This post contains SPOILERS!!!! Like ENDING SPOILERS (I got a little bit ranty) so if you don't want the book SPOILED for you STOP HERE!!
A child is born... His mother's only gift is a mask. Precocious and gifted, he will live friendless and alone. taunted and abused, he will flee, only to find himself caged again-as a freak in a Gypsy carnival. A brilliant outcast... the world is his home. Filled with bitter rage, he will kill to escape, becoming a stonemason's apprentice in Rome... a dark magician at the treacherous Persian court... and finally, the genius behind the construction of the Paris Opera House and the labyrinthine world below. Lacking one thing only: A woman's love. Cloaked in secrets, his power complete, he will see the exquisite Christine and for the first time know what it means to love. Obsessed, he will bring her into his eerie subterranean world, driven to posses her heart and soul. Phantom--A haunting story of power and darkness, of magic and murder, of sensuality and betrayal, and ultimately, the unforgettable story of a man and a woman and the eternal quality of love.
(Image and Description from Goodreads.com)
dun, dun, duunnnnn.
So, all in all I found this book very enjoyable to read - if totally depressing, but I suppose I can forgive that since it isn't supposed to be a happy novel anyway.
This book is an imaginary take on what Erik's life could have been like mostly before he became the Phantom of the Opera. Following him through from his birth to his death, During his friendship with the Persian and his attraction to Christine.
The book is told from various view points. Erik, Christine, Erik's mother, the Persian and the master stonemason that Erik studies under for a time. Each different person gives us a unique glance into how they view Erik and what they think of him which I found far more enjoyable than if it had been told just through one persons eyes.
It was pretty cool how Erik came to have a house under the Opera – since according to this plot he was actually helping Garnier build it. And then there is also the reason for the salary that he demands from the managers which was all tied in.
He (The Phantom) is not the youthful, sexy Phantom of Andrew Lloyd Webber's musical, he is the skeletal, smelling of death, no nose, Erik that Leroux told us of. With emotional and mental baggage to fill a jumbo jet.
But...I do have some issues with this book. Mainly with the way it ended, but a couple that carry on throughout the novel.
The first problem that I had was Erik's addictions brought on from his time in Persia. Now I get that he is troubled and needs to mask his pain and all that jazz but to me I thought it wasn't really needed especially since it throws out the time that Christine spends with him when he kidnaps her the first time. She basically ends up being his nurse after he has what I can only guess is a heart attack.
*BIG MAJOR UBER SPOILER*
My one major issue with this book, the issue that makes all the others pale in comparison is Christine becoming pregnant with HIS CHILD!!.
Now I will say that I have no problem at all with Christine having the Phantom's child - no problem at all...IF IT MAKES SENSE! In my mind this makes no sense at all, it seems to have just been thrown in there for the sake of it when I don't think it was needed. After all, I have just had 400-500 pages of Phantomy amazingness and then wham, I have this thrown at me.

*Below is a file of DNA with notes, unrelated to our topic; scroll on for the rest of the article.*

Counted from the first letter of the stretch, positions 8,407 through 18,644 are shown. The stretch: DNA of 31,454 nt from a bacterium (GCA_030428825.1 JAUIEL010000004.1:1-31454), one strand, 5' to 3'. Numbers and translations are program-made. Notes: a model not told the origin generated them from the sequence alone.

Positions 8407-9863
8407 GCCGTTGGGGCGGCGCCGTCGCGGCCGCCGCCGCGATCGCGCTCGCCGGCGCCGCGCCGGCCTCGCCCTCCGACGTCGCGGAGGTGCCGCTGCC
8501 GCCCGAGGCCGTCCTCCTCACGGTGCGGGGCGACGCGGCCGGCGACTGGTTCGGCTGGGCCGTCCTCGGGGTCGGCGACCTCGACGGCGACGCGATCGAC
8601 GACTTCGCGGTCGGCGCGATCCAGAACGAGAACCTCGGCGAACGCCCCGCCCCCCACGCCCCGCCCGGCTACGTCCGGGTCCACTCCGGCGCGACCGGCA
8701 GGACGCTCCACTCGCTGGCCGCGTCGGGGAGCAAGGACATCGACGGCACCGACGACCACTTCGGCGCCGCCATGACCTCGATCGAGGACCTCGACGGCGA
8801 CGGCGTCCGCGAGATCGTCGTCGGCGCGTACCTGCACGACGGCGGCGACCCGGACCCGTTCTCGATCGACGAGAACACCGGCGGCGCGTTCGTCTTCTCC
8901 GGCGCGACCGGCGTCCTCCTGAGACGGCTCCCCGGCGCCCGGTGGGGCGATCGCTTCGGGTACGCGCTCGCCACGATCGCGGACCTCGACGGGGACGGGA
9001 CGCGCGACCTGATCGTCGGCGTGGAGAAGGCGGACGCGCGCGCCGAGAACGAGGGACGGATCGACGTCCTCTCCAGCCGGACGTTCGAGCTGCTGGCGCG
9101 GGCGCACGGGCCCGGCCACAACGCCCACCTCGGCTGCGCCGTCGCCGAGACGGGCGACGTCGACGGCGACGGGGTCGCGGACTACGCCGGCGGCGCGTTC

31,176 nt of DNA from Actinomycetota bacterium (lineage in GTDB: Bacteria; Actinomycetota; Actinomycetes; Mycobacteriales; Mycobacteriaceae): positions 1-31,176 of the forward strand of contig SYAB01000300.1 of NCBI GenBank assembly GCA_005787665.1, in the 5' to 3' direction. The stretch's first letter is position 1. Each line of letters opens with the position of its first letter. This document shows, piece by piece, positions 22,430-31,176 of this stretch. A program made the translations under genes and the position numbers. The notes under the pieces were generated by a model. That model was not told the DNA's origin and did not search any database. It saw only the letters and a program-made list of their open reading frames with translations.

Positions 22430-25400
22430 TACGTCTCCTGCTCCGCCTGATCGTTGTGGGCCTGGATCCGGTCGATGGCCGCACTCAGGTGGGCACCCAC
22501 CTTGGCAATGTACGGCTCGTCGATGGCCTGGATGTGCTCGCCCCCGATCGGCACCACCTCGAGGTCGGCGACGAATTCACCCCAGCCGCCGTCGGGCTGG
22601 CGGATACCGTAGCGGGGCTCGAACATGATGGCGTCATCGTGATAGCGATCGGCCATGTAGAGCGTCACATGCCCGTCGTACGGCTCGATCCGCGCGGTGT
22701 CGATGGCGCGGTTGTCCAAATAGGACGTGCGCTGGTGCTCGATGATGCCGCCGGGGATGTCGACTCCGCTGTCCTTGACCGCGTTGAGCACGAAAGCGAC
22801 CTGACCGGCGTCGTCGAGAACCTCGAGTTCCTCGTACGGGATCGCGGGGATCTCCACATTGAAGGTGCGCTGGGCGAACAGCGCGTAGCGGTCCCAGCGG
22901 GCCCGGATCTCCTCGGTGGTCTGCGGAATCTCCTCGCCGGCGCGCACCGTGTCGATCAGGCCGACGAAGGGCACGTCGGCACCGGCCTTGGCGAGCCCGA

This happens when Christine returns to the Phantom to give him an invitation to her wedding (he made her promise before he let the Persian, Raoul and her go). She goes to his home and he is kind of, sort of, DYING! What did she do. Take advantage of him or something?
And just to add another level of strangeness when Christine and Raoul left the Phantom's lair, Erik had seemed to settle himself on viewing Christine as his daughter. Okay, I can deal with that - I think. And then the next thing you know she's pregnant. That totally threw me for a loop. Couldn't the author just pick one type of relationship and STICK with it.
And then this leads me to my next gripe. Her cryptic way of telling Raoul. She tells him that she wants to put the wedding of for a month so that he (Raoul) can be sure than he forgives her. WHAT!? How the heck was Raoul supposed to know what she was talking about. And what is even sadder is that when she goes into labour he thinks that the baby is premature and is worried about losing both of them and the doctor tells him the baby is full term and that is when everything basically falls into place in his mind. SO SAD.
So yeah, by the end I really don't like Christine (not that I liked her all that much anyway) and I am feeling very sorry for Raoul (who I normally want to Punjab lasso as soon as I see his name).
And now to my last ...problem. (Alright, so it's not my last problem but it is the only other one I am going to bore you with.
What is with this book? There was NO NEED for her to die. What was the point? It didn't accomplish anything other than to leave Raoul raising a child that he knows isn't his and not really minding. I could have understood it if a lovey, dovey, slushy, supernatural element has been thrown in where Christine and Erik are finally together or something like that but...but...this makes NO SENSE!!!! Well to me at least.
All in All
So my final opinion on this book. I liked it - even if it was a bit depressing - and if I ignore the take on what happens between Erik and Christine and just focus on Erik's like before the Opera House I like it even more.
A wonderful read until the last...50 pages.
(This was originally posted on my Phantom Novel Reviews blog in February 2011)